Low alcohol beers: Back for good?

By Pete Brown

- Last updated on GMT

Kernel's Table Beer: A 3.3% ABV product
Kernel's Table Beer: A 3.3% ABV product

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Many have turned their noses up at the idea of low-alcohol beers in the past. Pete Brown takes a look at how such tipples may be back to stay this time.

We all know the story with low alcohol beer, right?

It's a nice idea in theory, but people don’t want it. In fact it’s a bit of a joke — specifically, the old joke about making love in a canoe. Yes, we may want to drink less, when we’re driving, or having a quick break at lunchtime.

But if we want to do that, we’ll have a coffee or proper soft drink rather than a fake beer that offers as little in the way of flavour as it does alcohol buzz. That’s what I used to think anyway, as did most drinkers I know.

But now, the whole attitude around low-alcohol beer seems to be changing. A recent survey commissioned by The Grocer​ magazine shows that half of all adults are trying to lower their alcohol intake.

And while drinking alcohol less often or having fewer drinks on a night out may be the most common ways of achieving this, another survey this summer, commissioned by AB Inbev UK, revealed that almost half of adults think it is more socially acceptable to drink a nonalcoholic beer now than it was five years ago.

Low ABV beers and ciders are up 22% during the past year, with Heineken, producers of Foster’s Radler, predicting that low and noalcohol variants will account for 5% of the total beer and cider market within the next decade.

We’ve been here before of course, and each time, interest in low-alcohol variants has quickly gone flat. Will it be any different this time?

Healthier lifestyles

The team at Molson Coors seem to think so. Having had unsuccessful attempts at low-alcohol beer in the recent past, they’ve struck big with Carling Zest, the most successful new beer launch of 2012, and now one of the company’s key growth priorities.

“There’s a new generation of drinkers who want to lead a healthier lifestyle and aren’t as bothered by ABV,” says Matthew Deane, head of category leadership and market insight at Molson Coors.

“Over 35, people have been trained to look at the category in terms of ABV — the stronger something is, the more premium it is. This was never really right, and it’s a perception that doesn’t really exist any more. There’s no reason now why a low ABV brand can’t be seen as premium.”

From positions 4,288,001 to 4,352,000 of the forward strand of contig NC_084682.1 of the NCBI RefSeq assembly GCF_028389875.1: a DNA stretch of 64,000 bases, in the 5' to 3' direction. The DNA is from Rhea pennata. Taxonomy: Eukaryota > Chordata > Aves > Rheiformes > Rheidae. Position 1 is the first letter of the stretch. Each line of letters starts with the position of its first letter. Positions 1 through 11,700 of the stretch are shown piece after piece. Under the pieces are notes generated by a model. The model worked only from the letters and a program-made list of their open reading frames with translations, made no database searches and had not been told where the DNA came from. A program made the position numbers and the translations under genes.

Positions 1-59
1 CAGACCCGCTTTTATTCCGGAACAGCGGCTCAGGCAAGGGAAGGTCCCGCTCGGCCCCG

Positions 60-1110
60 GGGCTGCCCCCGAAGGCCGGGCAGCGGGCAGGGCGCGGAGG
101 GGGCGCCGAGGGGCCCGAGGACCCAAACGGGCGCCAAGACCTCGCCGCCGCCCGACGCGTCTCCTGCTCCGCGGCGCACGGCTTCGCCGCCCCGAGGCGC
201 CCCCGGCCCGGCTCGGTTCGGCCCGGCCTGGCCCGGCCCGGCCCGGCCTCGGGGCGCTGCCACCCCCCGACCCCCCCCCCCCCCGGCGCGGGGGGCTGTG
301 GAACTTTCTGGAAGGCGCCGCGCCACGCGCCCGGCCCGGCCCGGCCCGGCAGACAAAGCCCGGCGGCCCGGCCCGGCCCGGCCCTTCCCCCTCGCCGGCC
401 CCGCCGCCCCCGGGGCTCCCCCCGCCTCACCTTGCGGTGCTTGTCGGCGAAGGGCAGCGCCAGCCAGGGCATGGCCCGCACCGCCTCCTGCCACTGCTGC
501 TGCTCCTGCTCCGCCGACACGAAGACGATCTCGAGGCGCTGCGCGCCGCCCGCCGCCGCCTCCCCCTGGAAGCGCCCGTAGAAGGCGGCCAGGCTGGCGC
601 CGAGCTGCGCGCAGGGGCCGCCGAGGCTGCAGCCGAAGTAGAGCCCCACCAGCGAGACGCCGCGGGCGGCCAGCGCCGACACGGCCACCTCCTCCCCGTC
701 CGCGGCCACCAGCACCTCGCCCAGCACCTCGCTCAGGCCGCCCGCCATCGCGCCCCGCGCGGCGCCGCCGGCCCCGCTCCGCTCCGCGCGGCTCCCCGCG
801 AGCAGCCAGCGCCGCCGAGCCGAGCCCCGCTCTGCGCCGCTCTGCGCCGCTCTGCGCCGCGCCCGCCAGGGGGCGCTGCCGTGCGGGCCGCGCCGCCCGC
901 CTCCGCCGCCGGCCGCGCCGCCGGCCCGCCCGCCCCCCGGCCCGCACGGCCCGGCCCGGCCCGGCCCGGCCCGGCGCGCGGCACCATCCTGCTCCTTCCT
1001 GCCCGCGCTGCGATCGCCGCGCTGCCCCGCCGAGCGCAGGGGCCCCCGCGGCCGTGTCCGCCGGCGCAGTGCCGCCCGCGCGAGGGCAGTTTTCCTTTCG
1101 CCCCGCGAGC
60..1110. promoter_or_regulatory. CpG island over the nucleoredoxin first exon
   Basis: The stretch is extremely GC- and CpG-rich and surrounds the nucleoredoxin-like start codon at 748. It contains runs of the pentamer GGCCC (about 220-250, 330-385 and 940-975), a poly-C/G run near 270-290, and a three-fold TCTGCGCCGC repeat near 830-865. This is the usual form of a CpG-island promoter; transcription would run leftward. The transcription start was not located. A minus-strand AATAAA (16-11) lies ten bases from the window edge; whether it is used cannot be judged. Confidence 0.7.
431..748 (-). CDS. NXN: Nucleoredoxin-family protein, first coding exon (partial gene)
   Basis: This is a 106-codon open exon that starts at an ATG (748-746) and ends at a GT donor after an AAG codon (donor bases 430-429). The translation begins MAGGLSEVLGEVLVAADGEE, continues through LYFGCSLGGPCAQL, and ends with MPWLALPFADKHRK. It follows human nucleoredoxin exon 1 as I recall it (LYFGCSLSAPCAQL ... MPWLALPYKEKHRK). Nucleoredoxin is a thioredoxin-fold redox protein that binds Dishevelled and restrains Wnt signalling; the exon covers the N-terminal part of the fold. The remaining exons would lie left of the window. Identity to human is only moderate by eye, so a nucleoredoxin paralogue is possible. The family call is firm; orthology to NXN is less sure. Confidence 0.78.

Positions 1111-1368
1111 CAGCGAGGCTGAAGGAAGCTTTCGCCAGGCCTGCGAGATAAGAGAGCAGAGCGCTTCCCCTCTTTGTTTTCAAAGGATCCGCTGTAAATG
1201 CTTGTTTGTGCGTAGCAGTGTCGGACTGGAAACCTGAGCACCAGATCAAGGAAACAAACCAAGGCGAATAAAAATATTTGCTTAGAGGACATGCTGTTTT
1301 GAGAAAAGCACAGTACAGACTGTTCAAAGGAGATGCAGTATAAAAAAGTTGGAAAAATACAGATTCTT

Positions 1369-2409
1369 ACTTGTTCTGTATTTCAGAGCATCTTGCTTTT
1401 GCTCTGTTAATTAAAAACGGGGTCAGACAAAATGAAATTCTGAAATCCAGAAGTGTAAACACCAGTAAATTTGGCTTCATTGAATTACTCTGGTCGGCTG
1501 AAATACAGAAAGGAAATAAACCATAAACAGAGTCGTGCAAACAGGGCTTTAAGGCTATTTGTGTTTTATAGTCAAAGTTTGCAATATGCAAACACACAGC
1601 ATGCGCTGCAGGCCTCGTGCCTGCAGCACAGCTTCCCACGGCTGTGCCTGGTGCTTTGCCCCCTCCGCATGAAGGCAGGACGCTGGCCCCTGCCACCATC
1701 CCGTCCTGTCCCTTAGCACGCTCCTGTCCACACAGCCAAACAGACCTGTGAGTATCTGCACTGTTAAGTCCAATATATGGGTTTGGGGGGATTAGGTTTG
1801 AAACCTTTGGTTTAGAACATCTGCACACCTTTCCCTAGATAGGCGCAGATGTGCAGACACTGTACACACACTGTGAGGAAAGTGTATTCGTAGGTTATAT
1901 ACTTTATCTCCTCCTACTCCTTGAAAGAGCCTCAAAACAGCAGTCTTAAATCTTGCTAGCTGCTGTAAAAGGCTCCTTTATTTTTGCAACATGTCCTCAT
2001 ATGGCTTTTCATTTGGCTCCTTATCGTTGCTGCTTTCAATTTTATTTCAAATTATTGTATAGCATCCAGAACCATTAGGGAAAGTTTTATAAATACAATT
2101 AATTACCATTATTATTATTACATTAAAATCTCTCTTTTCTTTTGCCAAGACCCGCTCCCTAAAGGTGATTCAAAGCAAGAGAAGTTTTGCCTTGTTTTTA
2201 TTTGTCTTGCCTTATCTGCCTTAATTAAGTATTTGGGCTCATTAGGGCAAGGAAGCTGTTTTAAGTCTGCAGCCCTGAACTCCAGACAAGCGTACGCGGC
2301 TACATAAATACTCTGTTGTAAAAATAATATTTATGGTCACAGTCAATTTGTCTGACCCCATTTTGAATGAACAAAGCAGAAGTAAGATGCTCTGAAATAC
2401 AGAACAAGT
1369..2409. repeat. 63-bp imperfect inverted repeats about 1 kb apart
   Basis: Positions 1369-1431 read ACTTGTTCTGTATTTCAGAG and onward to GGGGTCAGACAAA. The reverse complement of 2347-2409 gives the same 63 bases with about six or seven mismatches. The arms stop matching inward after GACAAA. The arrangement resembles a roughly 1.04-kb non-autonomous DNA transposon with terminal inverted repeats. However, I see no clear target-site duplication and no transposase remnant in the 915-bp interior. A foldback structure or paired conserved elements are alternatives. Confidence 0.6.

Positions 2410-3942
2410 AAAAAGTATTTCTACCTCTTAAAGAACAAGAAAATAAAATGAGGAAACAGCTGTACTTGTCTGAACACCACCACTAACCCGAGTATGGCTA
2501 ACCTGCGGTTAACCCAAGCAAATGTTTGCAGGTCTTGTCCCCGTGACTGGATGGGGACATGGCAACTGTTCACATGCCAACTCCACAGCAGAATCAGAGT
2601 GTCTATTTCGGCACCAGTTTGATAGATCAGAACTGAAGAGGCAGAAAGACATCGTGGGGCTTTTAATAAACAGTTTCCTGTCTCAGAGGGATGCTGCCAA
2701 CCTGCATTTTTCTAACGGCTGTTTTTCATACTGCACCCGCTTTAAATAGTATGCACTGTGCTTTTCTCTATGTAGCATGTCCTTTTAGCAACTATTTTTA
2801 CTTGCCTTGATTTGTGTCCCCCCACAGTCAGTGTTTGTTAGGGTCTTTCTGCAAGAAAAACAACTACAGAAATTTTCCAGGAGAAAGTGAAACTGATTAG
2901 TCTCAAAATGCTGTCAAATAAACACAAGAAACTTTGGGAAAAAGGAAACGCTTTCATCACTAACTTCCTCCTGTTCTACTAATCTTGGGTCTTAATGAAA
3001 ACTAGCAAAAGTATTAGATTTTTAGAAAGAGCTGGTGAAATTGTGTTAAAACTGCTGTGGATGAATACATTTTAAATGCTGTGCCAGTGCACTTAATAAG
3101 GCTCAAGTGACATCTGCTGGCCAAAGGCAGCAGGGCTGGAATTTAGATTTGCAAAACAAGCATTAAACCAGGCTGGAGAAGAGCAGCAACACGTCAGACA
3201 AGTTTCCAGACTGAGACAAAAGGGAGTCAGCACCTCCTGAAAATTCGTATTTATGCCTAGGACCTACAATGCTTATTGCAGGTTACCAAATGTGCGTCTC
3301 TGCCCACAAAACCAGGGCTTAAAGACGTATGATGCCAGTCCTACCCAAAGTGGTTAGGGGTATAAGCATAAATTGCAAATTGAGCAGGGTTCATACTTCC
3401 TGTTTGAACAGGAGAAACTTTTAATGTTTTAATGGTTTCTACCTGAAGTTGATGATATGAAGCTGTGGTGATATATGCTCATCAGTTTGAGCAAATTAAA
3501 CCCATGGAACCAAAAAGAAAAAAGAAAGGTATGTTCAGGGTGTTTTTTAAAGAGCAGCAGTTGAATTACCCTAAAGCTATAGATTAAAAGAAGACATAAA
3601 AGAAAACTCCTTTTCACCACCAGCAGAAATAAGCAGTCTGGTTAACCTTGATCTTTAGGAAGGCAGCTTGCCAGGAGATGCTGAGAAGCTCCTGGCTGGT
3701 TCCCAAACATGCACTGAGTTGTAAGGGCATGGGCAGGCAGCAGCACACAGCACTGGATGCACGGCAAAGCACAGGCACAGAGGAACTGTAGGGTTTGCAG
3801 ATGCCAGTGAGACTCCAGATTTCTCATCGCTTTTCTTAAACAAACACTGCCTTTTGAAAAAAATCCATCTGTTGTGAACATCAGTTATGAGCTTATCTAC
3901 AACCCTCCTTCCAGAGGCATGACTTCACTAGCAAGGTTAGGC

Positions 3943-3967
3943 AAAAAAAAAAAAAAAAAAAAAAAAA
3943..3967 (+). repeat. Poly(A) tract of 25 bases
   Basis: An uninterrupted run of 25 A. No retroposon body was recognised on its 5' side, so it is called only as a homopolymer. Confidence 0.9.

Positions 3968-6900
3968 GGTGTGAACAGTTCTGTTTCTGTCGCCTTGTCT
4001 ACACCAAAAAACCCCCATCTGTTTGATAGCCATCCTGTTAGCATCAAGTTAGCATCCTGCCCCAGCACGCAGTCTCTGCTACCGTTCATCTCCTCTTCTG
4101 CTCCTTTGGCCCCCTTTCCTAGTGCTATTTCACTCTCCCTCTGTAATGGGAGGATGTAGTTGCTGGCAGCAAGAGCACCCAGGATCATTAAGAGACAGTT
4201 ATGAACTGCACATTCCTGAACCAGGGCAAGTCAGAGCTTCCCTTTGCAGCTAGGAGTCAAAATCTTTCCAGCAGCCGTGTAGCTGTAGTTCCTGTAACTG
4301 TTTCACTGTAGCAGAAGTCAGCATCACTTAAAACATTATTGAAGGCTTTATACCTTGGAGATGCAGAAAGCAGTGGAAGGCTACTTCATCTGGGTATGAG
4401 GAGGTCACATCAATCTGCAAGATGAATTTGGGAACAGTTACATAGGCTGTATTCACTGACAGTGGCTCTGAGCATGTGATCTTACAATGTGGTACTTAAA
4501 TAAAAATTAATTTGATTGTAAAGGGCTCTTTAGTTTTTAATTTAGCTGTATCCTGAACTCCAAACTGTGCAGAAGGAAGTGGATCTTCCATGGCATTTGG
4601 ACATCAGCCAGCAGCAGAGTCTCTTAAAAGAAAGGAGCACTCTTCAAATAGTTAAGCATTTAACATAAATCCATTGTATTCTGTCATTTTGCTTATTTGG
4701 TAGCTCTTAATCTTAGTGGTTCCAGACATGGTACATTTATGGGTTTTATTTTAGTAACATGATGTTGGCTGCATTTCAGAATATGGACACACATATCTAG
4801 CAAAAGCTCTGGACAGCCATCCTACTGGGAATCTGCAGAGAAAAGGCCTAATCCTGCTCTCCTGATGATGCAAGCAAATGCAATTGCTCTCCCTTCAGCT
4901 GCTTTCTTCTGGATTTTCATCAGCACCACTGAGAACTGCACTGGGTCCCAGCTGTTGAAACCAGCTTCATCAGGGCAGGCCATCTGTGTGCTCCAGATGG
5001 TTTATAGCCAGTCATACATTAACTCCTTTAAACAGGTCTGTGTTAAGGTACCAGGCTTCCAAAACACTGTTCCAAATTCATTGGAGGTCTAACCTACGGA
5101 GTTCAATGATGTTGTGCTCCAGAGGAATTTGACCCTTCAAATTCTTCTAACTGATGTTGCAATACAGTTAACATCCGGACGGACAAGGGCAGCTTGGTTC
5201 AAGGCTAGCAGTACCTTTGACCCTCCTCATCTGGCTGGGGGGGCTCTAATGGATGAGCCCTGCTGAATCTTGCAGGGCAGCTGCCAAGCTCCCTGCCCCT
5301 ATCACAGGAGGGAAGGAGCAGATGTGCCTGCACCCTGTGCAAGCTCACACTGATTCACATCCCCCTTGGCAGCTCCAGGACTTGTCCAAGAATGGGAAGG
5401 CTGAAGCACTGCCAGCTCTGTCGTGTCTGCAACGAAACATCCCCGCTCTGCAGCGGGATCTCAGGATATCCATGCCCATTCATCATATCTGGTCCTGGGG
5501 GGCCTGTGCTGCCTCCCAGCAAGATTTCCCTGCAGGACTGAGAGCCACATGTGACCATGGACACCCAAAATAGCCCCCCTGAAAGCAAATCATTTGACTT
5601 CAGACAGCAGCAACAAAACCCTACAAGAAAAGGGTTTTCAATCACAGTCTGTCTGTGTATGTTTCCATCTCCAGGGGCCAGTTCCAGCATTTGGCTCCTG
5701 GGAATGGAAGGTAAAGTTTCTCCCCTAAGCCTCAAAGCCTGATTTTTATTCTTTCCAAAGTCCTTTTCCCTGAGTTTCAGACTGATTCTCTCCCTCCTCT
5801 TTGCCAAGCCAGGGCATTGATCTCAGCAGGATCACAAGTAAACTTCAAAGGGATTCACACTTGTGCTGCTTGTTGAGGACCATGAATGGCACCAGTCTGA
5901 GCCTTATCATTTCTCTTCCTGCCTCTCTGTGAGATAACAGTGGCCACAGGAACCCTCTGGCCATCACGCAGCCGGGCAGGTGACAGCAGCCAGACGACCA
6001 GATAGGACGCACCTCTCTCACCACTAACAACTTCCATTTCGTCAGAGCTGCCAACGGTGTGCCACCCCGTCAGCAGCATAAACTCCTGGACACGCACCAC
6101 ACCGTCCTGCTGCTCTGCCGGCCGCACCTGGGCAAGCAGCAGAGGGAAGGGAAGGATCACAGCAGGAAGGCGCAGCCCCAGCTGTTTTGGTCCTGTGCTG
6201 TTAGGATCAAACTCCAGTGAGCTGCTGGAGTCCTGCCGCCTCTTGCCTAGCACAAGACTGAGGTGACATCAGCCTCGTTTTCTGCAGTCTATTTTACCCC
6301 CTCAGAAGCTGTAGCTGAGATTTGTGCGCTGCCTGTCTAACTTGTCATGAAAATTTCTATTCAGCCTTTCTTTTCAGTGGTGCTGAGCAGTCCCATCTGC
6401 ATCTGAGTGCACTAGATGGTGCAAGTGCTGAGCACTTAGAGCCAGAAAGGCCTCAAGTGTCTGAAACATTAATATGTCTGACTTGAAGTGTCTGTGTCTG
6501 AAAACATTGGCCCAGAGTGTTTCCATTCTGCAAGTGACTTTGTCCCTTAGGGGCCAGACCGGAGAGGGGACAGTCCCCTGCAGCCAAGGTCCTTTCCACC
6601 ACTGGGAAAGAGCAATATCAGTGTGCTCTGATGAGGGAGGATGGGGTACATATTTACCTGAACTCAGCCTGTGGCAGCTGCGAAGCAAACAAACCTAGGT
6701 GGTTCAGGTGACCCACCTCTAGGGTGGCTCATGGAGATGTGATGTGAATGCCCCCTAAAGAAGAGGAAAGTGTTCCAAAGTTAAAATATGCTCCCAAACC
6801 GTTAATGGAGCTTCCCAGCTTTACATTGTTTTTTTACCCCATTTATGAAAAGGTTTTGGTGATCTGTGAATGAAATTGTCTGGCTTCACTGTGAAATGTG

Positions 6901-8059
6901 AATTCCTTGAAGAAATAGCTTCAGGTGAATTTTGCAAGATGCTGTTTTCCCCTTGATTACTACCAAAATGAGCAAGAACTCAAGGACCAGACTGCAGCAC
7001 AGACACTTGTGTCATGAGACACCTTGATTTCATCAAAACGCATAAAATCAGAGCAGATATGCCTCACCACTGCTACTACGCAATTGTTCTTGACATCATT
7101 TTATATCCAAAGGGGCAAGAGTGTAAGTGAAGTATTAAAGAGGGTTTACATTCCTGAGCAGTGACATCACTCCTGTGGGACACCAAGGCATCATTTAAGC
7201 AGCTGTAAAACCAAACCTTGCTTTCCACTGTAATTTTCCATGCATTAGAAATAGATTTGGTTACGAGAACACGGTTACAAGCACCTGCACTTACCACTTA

Focussing on the positive

So did Molson Coors learn any valuable lessons from previous forays into this area, such as C2 lager? “Absolutely,” says Deane. “When people moderate their alcohol consumption, they don’t want to be constantly reminded that that’s what they’re doing. They want to focus on the positive.”

This means that if you’re taking something out of low-alcohol beer, you need to put something else back in.

Low alcohol lagers always suffered from the perception that the flavour would be weak and watery.

So while packaged lager and lime and fruit-flavoured shandy may look like scrapings from the bottom of the ideas barrel to older beer purists, what they are actually doing to a younger generation is presenting a premium branded drink with low alcohol and the reassurance that flavour — while it may be unorthodox for beer — will be present.

This is the key insight that has turned Foster’s Radler, Carlsberg Citrus and Carling Zest into dynamic, powerful sub-brands.

Movement in craft beer

And if you’re now shaking your head, thinking such abominations have no place in ‘proper’ beer, you may be surprised to learn that similar thinking has taken root in the heart of craft beer.

One of the most impressive beers I’ve tried in 2014 is a cucumber and mint saison (3.2% ABV) from the Tempest Brewery, on the Scottish borders. It may not sound like a great idea, but it tastes utterly wonderful.

In a hot summer like the one we’ve just had, if it were widely available, I’d drink little else.

“Saisons were originally summer quenchers for farm workers,” says Tempest brewer Gavin Meiklejohn.

“A saison yeast works much better than an ale yeast with a fruit-driven beer — the spice of the yeast pulls the flavours together and adds complexity.”

The beers are made using local, fresh, seasonal ingredients. While there’s a similarity to the likes of Zest and Radler, they are craft beers in every way.

Other craft brewers have had success with more mainstream beer styles. Kernel’s Table Beer and Redemption’s Trinity Ale (both 3% ABV) counter low strength by skilfully using high hop rates to boost flavour.

Lower alcohol generally means less malt, meaning such beers could easily be thin and one-dimensional.

But these beers show that a good enough brewer can overcome such problems.

The pricing conundrum

But while drinkers seem to love them, low alcohol beers — both mainstream and craft — still suffer from a negative perception in the trade.

“There’s an expectation that you’ll have to charge less for them, but that simply isn’t true,” says Matthew Deane.

“How many pubs charge less for a lager shandy than they do for a straight beer? In other food and drink categories, you pay more for a diet variant. Low-alcohol beers offer the potential of bigger margins for the licensee.”

Low-alcohol beers are never going to take over from their fuller strength counterparts but, finally, they have a role to play.

Their failure wasn’t the absence of alcohol, but the absence of flavour.

This won’t come as news at all to fans of mild — which has long combined punchy flavours with ABV rates around 3% — but this problem has now been solved.

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